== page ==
What’s The Best Business Structure For You?

Opening the doors your first day of business feels something along the lines of meeting your soulmate and having your first child. But what really makes your business sink or swim is the prep work you do ahead of time. Along with the business plans and the marketing strategies, an important piece of the puzzle is how you legally structure your business. Your business structure affects your taxes, your ability to raise funding, and also in some ways, your flexibility as a business owner. In this Starting Your Business, we’re exploring the five most common types of U.S. businesses along with some of their pros and cons.

Five Common U.S. Business Structure Types

This is a quick look at these common business structure types. For more information on the tax implications of each one, the IRS provides a handy guide. And if you’re interested in the legal side, NOLO has an easy-to-understand resource here.

Sole Proprietorship

A sole proprietorship is just like it sounds: you doing your business. In a sole proprietorship, you are the business. The business runs under your name, and you’re personally, financially and legally responsible for debts and lawsuits.

The good.

This is the easiest way to form a business. You don’t have to fill out mountains of paperwork or pay heavy fees just to open your doors. It’s just you sharing your genius with the world.

The bad.

If, heaven forbid, one of your customers decides to sue you, or if your business goes bankrupt, guess whose personal assets end up being at stake? That’s right. Yours. If you’re in a highly regulated industry or doing work with high liability, you should probably consider one of the other business types.


While there are a few different types of partnerships, including some that limit liability and management, a basic partnership is essentially the same as a sole proprietorship. Only in this business structure, you’re in business with someone else. Taxes and liabilities are similar.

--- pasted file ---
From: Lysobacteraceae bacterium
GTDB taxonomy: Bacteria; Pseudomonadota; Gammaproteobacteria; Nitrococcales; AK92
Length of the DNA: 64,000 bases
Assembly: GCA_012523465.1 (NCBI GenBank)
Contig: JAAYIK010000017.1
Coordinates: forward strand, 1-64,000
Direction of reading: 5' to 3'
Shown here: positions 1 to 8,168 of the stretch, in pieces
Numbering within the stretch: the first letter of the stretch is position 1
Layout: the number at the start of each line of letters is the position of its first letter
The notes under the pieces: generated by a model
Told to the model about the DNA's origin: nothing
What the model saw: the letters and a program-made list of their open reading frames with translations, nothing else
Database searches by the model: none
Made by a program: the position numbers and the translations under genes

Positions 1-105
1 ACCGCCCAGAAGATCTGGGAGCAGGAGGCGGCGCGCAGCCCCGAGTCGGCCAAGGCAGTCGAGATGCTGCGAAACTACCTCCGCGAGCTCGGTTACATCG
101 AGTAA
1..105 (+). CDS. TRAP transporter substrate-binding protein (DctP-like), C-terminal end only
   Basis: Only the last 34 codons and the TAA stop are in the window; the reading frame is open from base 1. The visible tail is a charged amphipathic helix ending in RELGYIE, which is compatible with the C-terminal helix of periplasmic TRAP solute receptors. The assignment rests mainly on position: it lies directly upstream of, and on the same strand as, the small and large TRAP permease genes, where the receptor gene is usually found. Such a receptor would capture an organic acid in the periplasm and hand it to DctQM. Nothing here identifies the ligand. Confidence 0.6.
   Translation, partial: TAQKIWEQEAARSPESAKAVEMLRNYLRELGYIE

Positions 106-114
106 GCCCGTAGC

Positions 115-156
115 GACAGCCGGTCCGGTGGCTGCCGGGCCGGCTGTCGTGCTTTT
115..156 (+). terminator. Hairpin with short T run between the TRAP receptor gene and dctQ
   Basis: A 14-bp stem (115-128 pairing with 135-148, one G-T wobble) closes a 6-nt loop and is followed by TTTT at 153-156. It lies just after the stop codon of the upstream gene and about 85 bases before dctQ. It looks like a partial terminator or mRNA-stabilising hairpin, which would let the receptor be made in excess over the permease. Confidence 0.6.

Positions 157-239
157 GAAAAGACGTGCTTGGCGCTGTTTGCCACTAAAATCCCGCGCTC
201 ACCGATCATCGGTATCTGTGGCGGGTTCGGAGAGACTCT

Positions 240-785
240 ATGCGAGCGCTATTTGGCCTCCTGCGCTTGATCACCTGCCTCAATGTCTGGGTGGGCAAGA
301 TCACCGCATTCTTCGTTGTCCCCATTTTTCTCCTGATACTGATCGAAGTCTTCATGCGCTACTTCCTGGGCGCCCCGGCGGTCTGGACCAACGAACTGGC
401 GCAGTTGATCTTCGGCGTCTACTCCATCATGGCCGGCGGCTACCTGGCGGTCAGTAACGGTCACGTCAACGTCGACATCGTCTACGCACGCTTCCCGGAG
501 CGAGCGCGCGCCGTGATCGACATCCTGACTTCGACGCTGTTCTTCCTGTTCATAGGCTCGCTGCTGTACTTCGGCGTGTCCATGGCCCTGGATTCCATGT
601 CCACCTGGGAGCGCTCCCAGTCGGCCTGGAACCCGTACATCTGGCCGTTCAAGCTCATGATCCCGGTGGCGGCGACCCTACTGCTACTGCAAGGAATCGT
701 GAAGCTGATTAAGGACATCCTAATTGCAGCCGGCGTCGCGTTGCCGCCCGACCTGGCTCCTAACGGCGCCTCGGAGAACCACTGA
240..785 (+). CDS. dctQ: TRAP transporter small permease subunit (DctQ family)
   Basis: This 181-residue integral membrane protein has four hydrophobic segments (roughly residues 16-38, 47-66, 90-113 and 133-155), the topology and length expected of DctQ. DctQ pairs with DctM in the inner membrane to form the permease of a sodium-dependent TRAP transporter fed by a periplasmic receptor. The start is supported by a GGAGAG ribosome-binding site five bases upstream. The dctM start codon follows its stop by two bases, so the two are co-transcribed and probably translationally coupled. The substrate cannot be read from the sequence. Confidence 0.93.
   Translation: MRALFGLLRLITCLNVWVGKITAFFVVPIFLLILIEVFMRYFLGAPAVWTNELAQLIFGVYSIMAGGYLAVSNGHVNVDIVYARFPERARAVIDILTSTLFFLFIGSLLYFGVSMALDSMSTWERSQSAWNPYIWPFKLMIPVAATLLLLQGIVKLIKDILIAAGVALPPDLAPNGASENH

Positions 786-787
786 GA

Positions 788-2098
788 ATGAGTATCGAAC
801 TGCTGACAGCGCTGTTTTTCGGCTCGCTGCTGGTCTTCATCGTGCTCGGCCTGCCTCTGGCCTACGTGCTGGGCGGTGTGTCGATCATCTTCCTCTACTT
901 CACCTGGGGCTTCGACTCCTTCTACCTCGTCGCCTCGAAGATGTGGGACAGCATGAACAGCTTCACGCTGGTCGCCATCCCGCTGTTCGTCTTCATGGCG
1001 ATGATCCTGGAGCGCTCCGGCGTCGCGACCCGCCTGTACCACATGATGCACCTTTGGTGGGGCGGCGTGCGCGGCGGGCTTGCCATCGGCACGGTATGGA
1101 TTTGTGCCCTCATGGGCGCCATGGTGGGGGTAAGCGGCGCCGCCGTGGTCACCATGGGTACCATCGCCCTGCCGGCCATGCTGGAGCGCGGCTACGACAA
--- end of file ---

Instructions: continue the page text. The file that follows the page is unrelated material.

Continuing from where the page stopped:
And while no paperwork is necessarily required, we always want to Begin With The End In Mind. You need an agreement in place to handle how you’ll exit, what to do if there are disagreements, how profits are divided, etc.

The good.

It’s a fairly simple setup. But that’s about it.

The bad.

There is always the possibility of butting heads with your partner. If they make a bad business decision, you’re equally responsible. (Can we just say yikes!) And if your partnership is not set up correctly, you could face sharing profits equally with a partner who doesn’t carry their weight. Partnerships aren’t bad by design, but good legal advice is a must-have for this business structure.

Limited Liability Company

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A Limited Liability Company (LLC) means just that: limited liability for the owner. There’s some paperwork to file and a fee to pay–from $500 in Illinois or Massachusetts to $40 in Kentucky. Some states also require a yearly fee while others don’t, so check your state’s LLC guidelines.

The good.

Limited liability is a really good thing for you. In the case of bankruptcy or lawsuit, your personal assets are almost always protected. Another benefit? Unlike S or C corporations, the record keeping is pretty minimal.

The bad.

The LLC tax situation isn’t great. You’re still taxed like you’re self-employed, so you end up paying more in taxes than other corporations. In some cases, LLCs can get an S-corp tax status, however, so be sure to work with a good lawyer who can help you leverage your tax structure.

S Corporation

An S Corporation (S corp) is a corporation with special tax status with the IRS. Basically, this business structure allows for pass-through taxes. That means profits and losses pass through to your personal taxes. The S corp isn’t taxed like a business, and you aren’t taxed twice.

The good.

Obviously, the taxes! You’ll be able to save a decent chunk of change if you choose this business structure.

The bad.

You’ll be more highly regulated, and you’ll need to pay careful attention to record keeping. There are also wage requirements with this structure, so be sure to work with a good lawyer when you set this type of business up.

C Corporation

This is a full-blown corporation. This is the business structure most people think of when they hear the word corporation. You’ll have all the financial protection you need should business not go as planned. And you can raise capital and have investors.

The good.

Protection. Outside capital. It all sounds pretty good right?

The bad.

Be ready for loads of paperwork and record keeping. C corps are often taxed twice as well, and the government will be watching closely to make sure you have everything in order. The C corp structure works best for larger businesses.

When you’re ready to choose your business structure, working with good legal counsel who can walk you through the steps is the best advice. Even a simple business that is a sole proprietorship should engage a lawyer for help with thorny issues.

And successful businesses grow and change. So keep in mind, if you start with a simpler business structure like a sole proprietorship or LLC, you can always switch to a more regulated business structure if necessary. But once you set up as a more regulated business structure, taking your business back to an LLC is tricky.

Business Owner Only Community Question: What business structure did you choose and why? Did anything you learned today lead you to reconsider that choice? Share your experience with the community here!


image credit: Bigstock/peshkov


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